• The CDRT module 182 may collect consumer and non-consumer customer expectations directly from a customer during customer interviews or may collect expectations indirectly via correlations, such as correlations derived by account manager or product sales specialist systems. In either case, customer names, titles, and other contact information may be collected to validate expectation information.
  • The customer expectations and competitive intelligence can be used by the system to set CDRTs. The CDRT module 182 may communicate with various servers of various entities to collect customer expectation and competitive intelligence information and the CDRT module 182 may carry out surveys, interviews, or roundtables itself, to a live audience or virtually. The various servers of various entities may include, as mentioned, servers of the device producer, servers of acquired companies, partner companies, or customers, servers hosting publically shared information (e.g., such as shared information over the Internet including competitor's web pages), and servers of survey service providers, product sales specialist, and account managers.
  • Prior to calculating CDRT for a CDRT setting, such as CDRT setting associated with determining the CDRR, the CDRT module 182 can validate data integrity for Predicted MTBF (pMTBF) and Field MTBF (fMTBF). Validation of the data integrity verification process includes the CDRT module 182 or another module of the system reading pMTBF and fMTBF data to identify outliers by class. Classification of products or systems tested may include functionality type classes, form factor or complexity type classes, and market segment classes. Functionality type classes are associated with whether products or systems perform similar functions. Form factor or complexity type classes separate products and systems by size, location of use, or number of features, for example. Market segment classes may pertain to the quality of the product or service, such as whether it is high end or low end. Where there are outliers of a class, the CDRT module 182 or another module of the system remaps each affected product to an appropriate class. The CDRT module 182 can also validate that each product is mapped to the appropriate class, based on functionality, market served, operational environment, and form factor. CDRT module 182 may also communicate with product quality engineers via a computer for example, so that the engineers can review the data for errors.
  • Once data is deemed accurate by the CDRT module 182, another module, or an engineer, a CDRT setting computation can be performed by the CDRT module 182 or another module of the system. The computation may include searching for Customer Satisfaction CSAT scores for predecessors if product is problematic, such as customers are not satisfied with the product. The computation may also include determining a predetermined percentile, such as a 95th percentile, of pMTBF for the class. The computation may also include determining a predetermined percentile, such as a 95th percentile, of fMTBF for the class for a predetermined period of time, such as the last twelve months.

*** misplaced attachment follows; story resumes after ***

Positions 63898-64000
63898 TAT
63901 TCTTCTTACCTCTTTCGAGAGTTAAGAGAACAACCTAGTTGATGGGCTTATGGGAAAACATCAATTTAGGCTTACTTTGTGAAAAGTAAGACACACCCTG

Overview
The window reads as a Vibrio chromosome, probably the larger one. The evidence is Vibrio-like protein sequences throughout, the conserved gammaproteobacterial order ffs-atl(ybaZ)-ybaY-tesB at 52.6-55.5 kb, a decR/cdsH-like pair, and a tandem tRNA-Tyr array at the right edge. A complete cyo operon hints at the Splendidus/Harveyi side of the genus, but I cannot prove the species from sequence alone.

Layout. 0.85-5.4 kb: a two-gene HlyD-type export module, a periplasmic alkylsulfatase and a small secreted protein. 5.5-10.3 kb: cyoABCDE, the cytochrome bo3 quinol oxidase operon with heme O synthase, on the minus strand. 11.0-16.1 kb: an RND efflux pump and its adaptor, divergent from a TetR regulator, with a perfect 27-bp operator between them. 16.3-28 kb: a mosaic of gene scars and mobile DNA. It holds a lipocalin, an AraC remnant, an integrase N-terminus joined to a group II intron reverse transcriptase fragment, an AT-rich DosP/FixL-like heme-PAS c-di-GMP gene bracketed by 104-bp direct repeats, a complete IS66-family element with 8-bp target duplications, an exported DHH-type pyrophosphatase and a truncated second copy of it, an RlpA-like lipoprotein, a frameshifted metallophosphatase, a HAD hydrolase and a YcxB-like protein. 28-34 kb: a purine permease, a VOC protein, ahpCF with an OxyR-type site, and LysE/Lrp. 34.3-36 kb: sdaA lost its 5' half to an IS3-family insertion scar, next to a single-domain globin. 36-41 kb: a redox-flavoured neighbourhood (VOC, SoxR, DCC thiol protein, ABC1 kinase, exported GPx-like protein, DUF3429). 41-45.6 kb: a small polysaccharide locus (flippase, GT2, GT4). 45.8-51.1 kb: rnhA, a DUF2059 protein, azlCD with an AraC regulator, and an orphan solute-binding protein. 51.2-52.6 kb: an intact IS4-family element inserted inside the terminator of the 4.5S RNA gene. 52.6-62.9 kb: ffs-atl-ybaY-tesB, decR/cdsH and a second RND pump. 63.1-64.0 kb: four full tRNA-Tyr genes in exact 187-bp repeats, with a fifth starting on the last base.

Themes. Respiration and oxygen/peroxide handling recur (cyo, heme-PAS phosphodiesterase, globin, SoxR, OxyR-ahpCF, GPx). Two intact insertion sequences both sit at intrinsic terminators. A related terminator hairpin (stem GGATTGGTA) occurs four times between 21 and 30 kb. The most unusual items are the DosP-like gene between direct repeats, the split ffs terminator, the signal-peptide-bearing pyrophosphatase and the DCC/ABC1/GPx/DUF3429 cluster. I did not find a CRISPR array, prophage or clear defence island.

• The CDRT setting computation may also include the CDRT module 182 or another module of the system obtaining a high availability MTBF (HA). The HA may be a maximum allowable downtime in a year, for a class. A default high availability minimum may be 100,000 hours for MTBF, for example. This may be the case where the default is for five 9's availability (99.999% availability).
  • The CDRT setting computation may also include the CDRT module 182 or another module of the system comparing customer annual return rate expectation against a maximum of high availability, pMTBF, and fMTBF, such as a 95th percentile pMTBF and 95th percentile fMTBF, and a computed target is determined according to the comparison. For example, a minimum of these two values (such as customer expectation or maximum of HA, pMTBF and fMTBF) is the computed target. The computed target may be rounded to the nearest higher predetermined amount of hours, such as being rounded to the nearest higher 10,000 hours.
  • The CDRT setting computation may also include the CDRT module 182 or another module of the system comparing the determined CDRT to competitive data, such as competitive intelligence data. Where customer reliability expectation is equal or below the determined reliability target, the customer reliability expectation is classified as a CDRT. Where customer reliability expectation is above the calculated reliability target, the calculated reliability data may be classified as the CDRT.
  • In one example, the following function ƒ(x) may be used to determine CDRTs for reliability classes and/or groupings of products.

  • ƒ(x)=Min[Max{HA MTBF, pMTBF, fMTBF}, Customer Ideal MTBF], Competitive, CSAT
  • The CDRT is the larger of the three values HA, pMTBF and fMTBF, but not to exceed a Customer Ideal MTBF (customer ideal). The output of the function ƒ(x) is calibrated, such as annually calibrated, using competitive data, such as competitive intelligence data, and customer satisfaction (CSAT) scores. FIG. 2 illustrates the aspects of function ƒ(x). The various inputs shown in FIG. 2 include customer annual return rate expectation (e.g., customer ideal), HA, pMTBF, and fMTBF. One purpose of the customer ideal is to avoid over engineering. HA provides an expectation minimum of 99.999% platform, system, or network availability. pMTBF provides an expectation minimum based on historical prediction information. fMTBF provides an expectation minimum based on historical performance information.